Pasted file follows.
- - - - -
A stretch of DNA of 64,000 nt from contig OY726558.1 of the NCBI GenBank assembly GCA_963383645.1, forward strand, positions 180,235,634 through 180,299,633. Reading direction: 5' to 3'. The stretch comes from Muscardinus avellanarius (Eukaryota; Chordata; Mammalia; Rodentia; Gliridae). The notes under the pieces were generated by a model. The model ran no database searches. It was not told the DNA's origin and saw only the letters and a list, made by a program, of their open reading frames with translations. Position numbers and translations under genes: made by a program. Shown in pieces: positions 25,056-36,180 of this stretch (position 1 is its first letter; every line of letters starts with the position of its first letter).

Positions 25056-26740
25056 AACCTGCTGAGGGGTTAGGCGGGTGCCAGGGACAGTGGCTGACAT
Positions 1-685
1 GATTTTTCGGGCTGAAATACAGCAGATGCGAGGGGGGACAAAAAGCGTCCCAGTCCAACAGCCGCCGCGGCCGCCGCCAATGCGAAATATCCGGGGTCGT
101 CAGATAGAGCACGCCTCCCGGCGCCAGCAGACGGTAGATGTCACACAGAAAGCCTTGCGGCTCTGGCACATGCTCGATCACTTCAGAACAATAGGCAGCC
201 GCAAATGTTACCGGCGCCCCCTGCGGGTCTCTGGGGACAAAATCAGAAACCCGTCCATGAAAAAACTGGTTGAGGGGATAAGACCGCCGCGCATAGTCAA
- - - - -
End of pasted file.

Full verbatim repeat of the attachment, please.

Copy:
A stretch of DNA of 64,000 nt from contig OY726558.1 of the NCBI GenBank assembly GCA_963383645.1, forward strand, positions 180,235,634 through 180,299,633. Reading direction: 5' to 3'. The stretch comes from Muscardinus avellanarius (Eukaryota; Chordata; Mammalia; Rodentia; Gliridae). The notes under the pieces were generated by a model. The model ran no database searches. It was not told the DNA's origin and saw only the letters and a list, made by a program, of their open reading frames with translations. Position numbers and translations under genes: made by a program. Shown in pieces: positions 25,056-36,180 of this stretch (position 1 is its first letter; every line of letters starts with the position of its first letter).

Positions 25056-26740
25056 AACCTGCTGAGGGGTTAGGCGGGTGCCAGGGACAGTGGCTGACAT
Positions 1-685
1 GATTTTTCGGGCTGAAATACAGCAGATGCGAGGGGGGACAAAAAGCGTCCCAGTCCAACAGCCGCCGCGGCCGCCGCCAATGCGAAATATCCGGGGTCGT
101 CAGATAGAGCACGCCTCCCGGCGCCAGCAGACGGTAGATGTCACACAGAAAGCCTTGCGGCTCTGGCACATGCTCGATCACTTCAGAACAATAGGCAGCC
201 GCAAATGTTACCGGCGCCCCCTGCGGGTCTCTGGGGACAAAATCAGAAACCCGTCCATGAAAAAACTGGTTGAGGGGATAAGACCGCCGCGCATAGTCAA